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UPDATE by the Kurdish Institute staff: Syrian Democratic Forces (SDF) are trying to recaptrure Al-Arima, a city held by Daesh (IS) between Manbij and al-Bab,while Turkish airplanes are bombing them at the same time. Also multiple attacks by Turkish ‘FSA’-rebels on SDF positions around Manbij.

Published by Ekurd Daily on November 23, 2016

AL-BAB,— Fierce clashes have been reported between Turkey-backed fighters of the Free Syrian Army (FSA) and Kurdish-led troops of the Syrian Democratic Forces (SDF) near the Syrian city of Al-Bab in Aleppo Province, 35 kilometers from the Turkish border.

Clashes are concentrated in villages and residential areas along the highway connecting Manbij and Al-Bab, the Sputnik Turkiye reported.

FSA fighters backed by Turkish warplanes and artillery are trying to prevent SDF forces from opening a corridor between Afrin and Kobani, two cantons strategically important for Kurds.

SDF positions have come under heavy bombardment. At the same time, units of the Military Council of Manbij are fighting the Free Syrian Army. One of council commanders Abu Amjed told Sputnik Turkiye that over the recent days, Turkey has carried out four airstrikes on SDF positions in nearby villages, killing one and injuring three fighters.

Three Turkish tanks have now been destroyed since the Turkey-FSA attacks began on Sunday, ANHA news reported.

The Turkish army and FSA rebels continue attacking western Manbij villages. The Manbij Military Council has been responding to the attacks which consist of strikes, shelling and firing. Kurdish-led fighters destroyed a Turkish tank between the Manbij villages of Beshemele and Cibildem, it has been reported on Wednesday.

The Syrian Democratic Forces are a rebel group predominantly consisting of the Kurdish fighters, as well as of Arabs and Turkmen forces, who are jointly fighting against the Islamic State group (IS) group. The powerful Kurdish People’s Protection Units (YPG) are the main force of the SDF group. The SDF has long been supported by a United States-led coalition.

The SDF alliance has a total of about 30,000 Kurdish fighters and about 5,000 Arab fighters.

The Free Syrian Army is a Turkey-sponsored militant group fighting the government of Syrian President Bashar Assad. Earlier, FSA fighters underwent an arming and training program by the Central Intelligence Agency (CIA).

On August 24, Turkey has launched an incursion into northern Syria to stop the US-backed Kurdish YPG forces from connecting Syrian Kurdistan’s Kobani and Hasaka in the east with Afrin canton in the west. Turkish military operations are focused on Syrian Kurdish forces and not Islamic State, observers say.

The FSA fighters were involved in a Turkish military operation in northern Syria, which was dubbed Euphrates Shield. This not the first time FSA and SDF fighters have clashed during the war in Syria. In late-August, clashes between the FSA and the SDF broke out after the Euphrates Shield operation began. The clashes took place near Tel Amaranth village north of Manbij, about 7 kilometers from the town of Jarabulus in northern Syria. Ankara sees the SDF as an enemy because of the fact that Kurds make up the backbone of the group.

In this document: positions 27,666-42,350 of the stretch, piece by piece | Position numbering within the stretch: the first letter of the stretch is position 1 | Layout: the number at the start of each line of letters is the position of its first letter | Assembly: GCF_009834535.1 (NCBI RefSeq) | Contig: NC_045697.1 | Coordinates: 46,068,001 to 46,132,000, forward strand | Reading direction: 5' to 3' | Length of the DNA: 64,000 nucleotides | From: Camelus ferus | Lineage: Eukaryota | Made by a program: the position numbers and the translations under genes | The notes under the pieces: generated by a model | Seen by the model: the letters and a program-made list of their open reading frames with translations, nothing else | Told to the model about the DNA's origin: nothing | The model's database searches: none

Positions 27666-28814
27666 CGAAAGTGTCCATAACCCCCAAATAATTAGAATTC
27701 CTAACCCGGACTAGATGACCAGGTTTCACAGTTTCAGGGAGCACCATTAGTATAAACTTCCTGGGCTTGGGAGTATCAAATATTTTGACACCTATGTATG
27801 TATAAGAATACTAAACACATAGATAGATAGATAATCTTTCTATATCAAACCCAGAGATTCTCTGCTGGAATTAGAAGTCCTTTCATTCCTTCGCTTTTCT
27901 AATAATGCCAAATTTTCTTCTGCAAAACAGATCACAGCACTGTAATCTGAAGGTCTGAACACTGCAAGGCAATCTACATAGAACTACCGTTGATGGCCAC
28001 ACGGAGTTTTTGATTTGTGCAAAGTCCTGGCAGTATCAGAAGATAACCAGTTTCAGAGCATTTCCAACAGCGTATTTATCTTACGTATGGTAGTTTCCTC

Turkey considers the YPG to be an affiliate of the Kurdistan Workers’ Party (PKK), labelled as a terrorist group and outlawed in the country.

But the U.S. regards the Kurdish YPG as key ally against Islamic State and the most effective fighting force against IS in Syria and has provided them with air support as well as the military advisers. The Kurdish militia has seized swathes of Syria from Islamic State.

Since early-November, Kurdish SDF forces have been involved in a coalition-led operation to liberate the Syrian city of Raqqa, the de-facto capital of the IS self-proclaimed caliphate in Syria and Iraq. According to sources in the SDF command, the second stage of the offensive will soon begin.

Earlier this week, it was reported that SDF forces were close to driving IS out of a key road linking Kobani and Afrin in Syrian Kurdistan (northern Syria). Meanwhile, Turkish President Recep Tayyip Erdogan said that the FSA is encircling the city of Al-Bab in northern Syria and will soon retake it from the IS militants with support of the Turkish armed forces.

The liberation of a corridor between Afrin and Kobani would be another step to the creation of a Kurdish autonomy in Syrian Kurdistan, which will be a heavy blow to Ankara’s plans. When the Turkish military launched the Euphrates Shield operation, its official goal was declared fighting IS. However, many experts and commentators pointed out that Ankara has targeted Kurds, in a bid to prevent Kurdish autonomy in northern Syria.

Syrian Kurds have established three autonomous zones, or Cantons of Jazeera, Kobani and Afrin and a Kurdish government across Syrian Kurdistan (northern Syria) in 2013. On March 17, 2016 Syria’s Kurds declared a federal region in Syrian Kurdistan.

Turkey fears the creation of an autonomous Kurdish region in Syrian Kurdistan — similar to the Kurdish region in Iraqi Kurdistan — would spur the separatist ambitions of Turkey’s own Kurds.

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